Possible new Twitter owner Elon Musk still has some restrictions on his tweets that most of us don’t. They are the result of a 2018 settlement with the Securities and Exchange Commission (SEC) over his infamous “funding secured” tweet about taking Tesla private. Even considering Musk’s complaints that he was coerced into taking the deal and contempt of “bastards” at the SEC, earlier today, US District Judge. Reuters).
One of the things Musk wanted, but didn’t get, was for the court to stop an SEC subpoena for information to determine whether a tweet from last fall with a survey about selling 10 percent of his stock had been investigated first. , depending on the consent agreement you are in. Musk complained of an “endless investigation” that served as an attempt to “chill his exercise of First Amendment rights.”
Judge Liman ruled that the court could not review whether or not the subpoena had been properly issued, but also writes that if the court had ruled on the matter, the evidence presented showed that the “SEC clearly has a right to investigate the matter.” .
As for Musk’s request to rescind the consent decree, claiming it intrudes on his “First Amendment right to be free from prior restraints,” the judge did not buy his arguments, made through Eminem’s lyrics or otherwise. In addition to noting that “even Musk admits that his free speech rights do not allow him to engage in speech that is or may be considered fraudulent or otherwise violates securities laws,” the judge wrote:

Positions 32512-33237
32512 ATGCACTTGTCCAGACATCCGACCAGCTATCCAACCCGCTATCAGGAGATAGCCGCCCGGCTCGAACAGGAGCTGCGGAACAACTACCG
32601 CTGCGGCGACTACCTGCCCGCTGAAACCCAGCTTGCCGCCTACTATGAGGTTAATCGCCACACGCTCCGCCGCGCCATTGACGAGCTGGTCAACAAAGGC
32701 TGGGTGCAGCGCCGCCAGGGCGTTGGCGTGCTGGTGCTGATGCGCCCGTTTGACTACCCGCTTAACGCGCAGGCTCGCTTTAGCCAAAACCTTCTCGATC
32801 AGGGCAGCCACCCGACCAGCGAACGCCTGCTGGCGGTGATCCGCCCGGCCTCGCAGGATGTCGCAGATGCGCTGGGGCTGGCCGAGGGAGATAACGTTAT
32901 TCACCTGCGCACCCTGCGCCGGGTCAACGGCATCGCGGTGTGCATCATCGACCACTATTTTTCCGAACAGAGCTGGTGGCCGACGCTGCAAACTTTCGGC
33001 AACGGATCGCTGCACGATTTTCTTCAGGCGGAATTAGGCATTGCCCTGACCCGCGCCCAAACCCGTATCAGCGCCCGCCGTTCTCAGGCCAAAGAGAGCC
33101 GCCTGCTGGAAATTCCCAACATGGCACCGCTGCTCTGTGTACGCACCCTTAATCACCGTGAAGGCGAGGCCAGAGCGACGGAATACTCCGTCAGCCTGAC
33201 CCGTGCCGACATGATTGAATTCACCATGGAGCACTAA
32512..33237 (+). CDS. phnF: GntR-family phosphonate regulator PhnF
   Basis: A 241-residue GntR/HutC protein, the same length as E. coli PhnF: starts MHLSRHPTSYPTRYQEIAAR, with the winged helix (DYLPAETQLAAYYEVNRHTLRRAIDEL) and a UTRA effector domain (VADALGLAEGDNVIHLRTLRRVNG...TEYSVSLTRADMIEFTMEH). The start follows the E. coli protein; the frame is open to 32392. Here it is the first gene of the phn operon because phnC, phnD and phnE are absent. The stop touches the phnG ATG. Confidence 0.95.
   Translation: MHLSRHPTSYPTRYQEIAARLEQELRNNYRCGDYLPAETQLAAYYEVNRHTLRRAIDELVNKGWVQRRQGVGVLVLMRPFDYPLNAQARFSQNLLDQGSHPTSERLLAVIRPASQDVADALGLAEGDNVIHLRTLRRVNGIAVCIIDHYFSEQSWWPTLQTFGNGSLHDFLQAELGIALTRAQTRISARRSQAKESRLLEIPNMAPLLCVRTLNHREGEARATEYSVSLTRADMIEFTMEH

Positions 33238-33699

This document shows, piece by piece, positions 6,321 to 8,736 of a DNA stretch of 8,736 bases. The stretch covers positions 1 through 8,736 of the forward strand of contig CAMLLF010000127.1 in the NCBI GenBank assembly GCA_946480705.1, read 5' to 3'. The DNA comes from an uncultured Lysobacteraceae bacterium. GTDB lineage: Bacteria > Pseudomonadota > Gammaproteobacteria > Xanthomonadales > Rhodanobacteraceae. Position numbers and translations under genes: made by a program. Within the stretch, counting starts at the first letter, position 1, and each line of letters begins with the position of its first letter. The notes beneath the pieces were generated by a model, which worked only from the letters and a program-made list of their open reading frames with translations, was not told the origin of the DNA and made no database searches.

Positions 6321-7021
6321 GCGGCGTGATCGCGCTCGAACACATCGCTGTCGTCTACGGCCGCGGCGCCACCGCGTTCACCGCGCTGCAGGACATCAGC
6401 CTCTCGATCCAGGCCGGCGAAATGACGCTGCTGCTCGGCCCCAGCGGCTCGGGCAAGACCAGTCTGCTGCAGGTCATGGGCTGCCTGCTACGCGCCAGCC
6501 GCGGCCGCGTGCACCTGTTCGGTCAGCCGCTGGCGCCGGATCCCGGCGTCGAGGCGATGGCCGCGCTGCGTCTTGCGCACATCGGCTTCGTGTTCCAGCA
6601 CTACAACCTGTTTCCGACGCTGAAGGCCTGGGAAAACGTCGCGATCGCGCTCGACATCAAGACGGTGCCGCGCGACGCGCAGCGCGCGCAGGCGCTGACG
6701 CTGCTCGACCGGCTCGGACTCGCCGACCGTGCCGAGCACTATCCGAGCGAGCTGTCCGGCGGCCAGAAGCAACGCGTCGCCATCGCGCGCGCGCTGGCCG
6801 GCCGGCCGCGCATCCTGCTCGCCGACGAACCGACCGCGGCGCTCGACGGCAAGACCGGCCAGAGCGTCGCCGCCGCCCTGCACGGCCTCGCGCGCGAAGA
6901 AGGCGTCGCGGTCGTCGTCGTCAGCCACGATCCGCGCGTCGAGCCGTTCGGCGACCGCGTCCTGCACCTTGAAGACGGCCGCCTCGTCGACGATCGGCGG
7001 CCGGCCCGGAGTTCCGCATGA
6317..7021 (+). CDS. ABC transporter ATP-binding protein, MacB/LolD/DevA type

Musk, by entering into the consent decree in 2018, agreed to the provision requiring prior approval of any written communication that contains, or reasonably may contain, informational material to Tesla or its shareholders. Now you can’t complain that this provision violates your First Amendment rights.
Musk’s other arguments similarly failed. As for his assertion that the “large number of lawsuits” were brought against him and his company as a result of the settlement, the judge ruled that the SEC’s three sets of investigations were “not surprising.” The same goes for his argument that he made the deal under “financial pressure.” Judge Liman writes that viewing it through the lens Musk’s lawyers presented would make settlements impossible to reach, as executives could simply claim they felt “forced,” forcing the government into costly lawsuits and eliminating an option. for the accused.
Musk was not forced to enter into the consent decree; rather, “for [his] own strategic purposes, [Musk], with the advice and assistance of counsel, entered into these agreements voluntarily, in order to secure the benefits thereof, including purpose.” Securities and Exchange Commission v. Conradt, 309 FRD 186, 187–88 (SDNY 2015). Musk can’t now try to back out of the deal he knowingly and voluntarily signed simply by lamenting that he felt he had to accept it at the time, but now, once the specter of litigation is a distant memory and his company has become, his estimation, almost invincible, wish he hadn’t.
Still, it wasn’t all bad in court today for Musk: The Delaware Supreme Court sided with him against Tesla shareholders who were suing over the company’s $2.6 billion acquisition of SolarCity in 2016. CNBC reports that a loss there could have cost him more than $2 billion, which certainly sounds like financial strain to most of us.
Update April 27, 7:33 pm ET: Added a note about SolarCity’s decision.